In the series, "Worth Pitching?" I'll describe research I've come across in the course of science journalism and whether or not I pitched it as a story. All research may be worthwhile, but what might the general public want to read about?
So here's research I mulled over pitching for a while, entitled "The Effect of Linkedin on Deception in Resumes."
LinkedIn is basically Facebook for business. You can post your resume there, link to colleagues and friends, and develop networks. A lot of professionals use it, including me (shameless plug). So you have an interesting readership you might reach with this story — professionals who use LinkedIn.
You also want to attract reader attention with words such as "deception." Skullduggery's afoot! People lie on resumes — shocker! These liars might be getting the job you want! Maybe you should lie too?
So this story might have a certain broad appeal. However, I decided against pitching it. Why didn't I pitch it? In the end, it boils down to audiences, and who I write for.
Each news outlet has a unique audience it wants to reach. The subject, tone, reporting and length that makes up a story depends on this audience.
I write for a bunch of different news outlets — Scientific American, The New York Times, Wired, LiveScience and others. I can't quite find myself pitching this story to any of them. What is the story? The kind of deception you use with online resumes differs with traditional resumes? Too specialized for the outlets I typically write for. I might aim for a story that says that deception online differs from deception in print, but that seems like it might overreach into bad, irresponsible journalism.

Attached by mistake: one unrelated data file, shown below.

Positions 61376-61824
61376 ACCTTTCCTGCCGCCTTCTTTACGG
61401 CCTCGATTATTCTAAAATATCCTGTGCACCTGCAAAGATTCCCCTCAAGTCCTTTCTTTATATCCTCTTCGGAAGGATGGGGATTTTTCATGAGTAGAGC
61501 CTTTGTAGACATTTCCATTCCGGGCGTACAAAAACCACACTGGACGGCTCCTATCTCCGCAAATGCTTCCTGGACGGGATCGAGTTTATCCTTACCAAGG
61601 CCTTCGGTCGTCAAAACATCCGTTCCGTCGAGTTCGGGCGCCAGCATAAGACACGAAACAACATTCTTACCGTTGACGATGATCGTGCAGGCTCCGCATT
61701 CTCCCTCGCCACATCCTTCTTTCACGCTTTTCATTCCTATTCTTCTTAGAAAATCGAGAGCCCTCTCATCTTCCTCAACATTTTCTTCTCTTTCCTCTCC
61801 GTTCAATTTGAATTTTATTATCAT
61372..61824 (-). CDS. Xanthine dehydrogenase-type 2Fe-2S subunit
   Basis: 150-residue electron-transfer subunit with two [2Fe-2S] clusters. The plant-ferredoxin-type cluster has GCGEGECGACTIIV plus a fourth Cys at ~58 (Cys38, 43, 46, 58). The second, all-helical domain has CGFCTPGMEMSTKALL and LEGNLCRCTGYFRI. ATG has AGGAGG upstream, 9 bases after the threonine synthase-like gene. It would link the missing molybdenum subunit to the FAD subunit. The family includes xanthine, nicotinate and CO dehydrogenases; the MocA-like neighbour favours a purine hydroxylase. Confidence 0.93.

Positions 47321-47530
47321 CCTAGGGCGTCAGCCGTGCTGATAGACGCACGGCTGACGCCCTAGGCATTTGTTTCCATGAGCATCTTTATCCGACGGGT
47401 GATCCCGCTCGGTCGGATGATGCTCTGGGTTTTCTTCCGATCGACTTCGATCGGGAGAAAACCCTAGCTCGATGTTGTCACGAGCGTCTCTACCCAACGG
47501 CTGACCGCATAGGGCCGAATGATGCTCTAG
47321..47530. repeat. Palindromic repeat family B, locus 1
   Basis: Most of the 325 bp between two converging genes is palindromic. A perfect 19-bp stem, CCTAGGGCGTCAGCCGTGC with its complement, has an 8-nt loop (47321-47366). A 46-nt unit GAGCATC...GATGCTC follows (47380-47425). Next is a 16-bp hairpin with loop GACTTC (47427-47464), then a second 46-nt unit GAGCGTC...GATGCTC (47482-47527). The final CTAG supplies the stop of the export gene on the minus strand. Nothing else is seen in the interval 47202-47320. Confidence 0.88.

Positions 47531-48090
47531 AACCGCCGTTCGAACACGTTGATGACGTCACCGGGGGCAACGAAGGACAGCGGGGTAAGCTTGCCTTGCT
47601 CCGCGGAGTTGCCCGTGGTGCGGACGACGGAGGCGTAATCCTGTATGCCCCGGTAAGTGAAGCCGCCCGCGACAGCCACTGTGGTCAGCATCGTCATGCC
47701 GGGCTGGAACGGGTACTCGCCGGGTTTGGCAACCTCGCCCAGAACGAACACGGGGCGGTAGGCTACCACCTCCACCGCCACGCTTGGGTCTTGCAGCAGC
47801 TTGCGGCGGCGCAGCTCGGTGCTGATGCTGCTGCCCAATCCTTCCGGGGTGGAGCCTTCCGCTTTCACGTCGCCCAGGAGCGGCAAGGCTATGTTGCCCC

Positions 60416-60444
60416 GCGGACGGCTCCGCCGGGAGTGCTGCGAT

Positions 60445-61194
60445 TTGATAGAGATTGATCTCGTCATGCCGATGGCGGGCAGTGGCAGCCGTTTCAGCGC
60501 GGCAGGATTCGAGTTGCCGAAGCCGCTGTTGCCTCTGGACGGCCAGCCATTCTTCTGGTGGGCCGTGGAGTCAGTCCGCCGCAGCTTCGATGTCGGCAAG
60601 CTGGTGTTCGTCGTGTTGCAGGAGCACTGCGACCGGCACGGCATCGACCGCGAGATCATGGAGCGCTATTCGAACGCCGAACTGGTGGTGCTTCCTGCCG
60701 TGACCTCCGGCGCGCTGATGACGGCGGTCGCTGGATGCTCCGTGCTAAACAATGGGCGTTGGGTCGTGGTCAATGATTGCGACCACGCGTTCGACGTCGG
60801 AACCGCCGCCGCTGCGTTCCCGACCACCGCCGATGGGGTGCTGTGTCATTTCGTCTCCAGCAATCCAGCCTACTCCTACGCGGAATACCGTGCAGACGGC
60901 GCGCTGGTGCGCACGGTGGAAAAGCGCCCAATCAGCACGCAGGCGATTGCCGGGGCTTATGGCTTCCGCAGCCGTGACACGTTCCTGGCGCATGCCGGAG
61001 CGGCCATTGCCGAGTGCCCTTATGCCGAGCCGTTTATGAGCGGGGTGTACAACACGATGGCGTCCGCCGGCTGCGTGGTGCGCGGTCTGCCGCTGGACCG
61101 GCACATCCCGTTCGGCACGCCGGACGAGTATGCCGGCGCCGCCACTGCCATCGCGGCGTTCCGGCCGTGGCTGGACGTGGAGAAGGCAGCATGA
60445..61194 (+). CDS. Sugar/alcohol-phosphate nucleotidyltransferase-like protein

I'm sure, however, there's a news outlet somewhere that can run this — a business news site, for instance. You are free to pitch it yourself, mind you.
Keep in mind that what each science reporter likes to write about can be idiosyncratic, so my choices might not be the choices another science reporter or you would make. Also, it bears saying — whether I pitch a story or not isn't a judgment on whether I think the research is worthwhile, since my hope is that all research moves human knowledge forward. I'm focused on whether whatever audience I write for might be interested in reading about it.
You can email me regarding Worth Pitching? at email@example.com.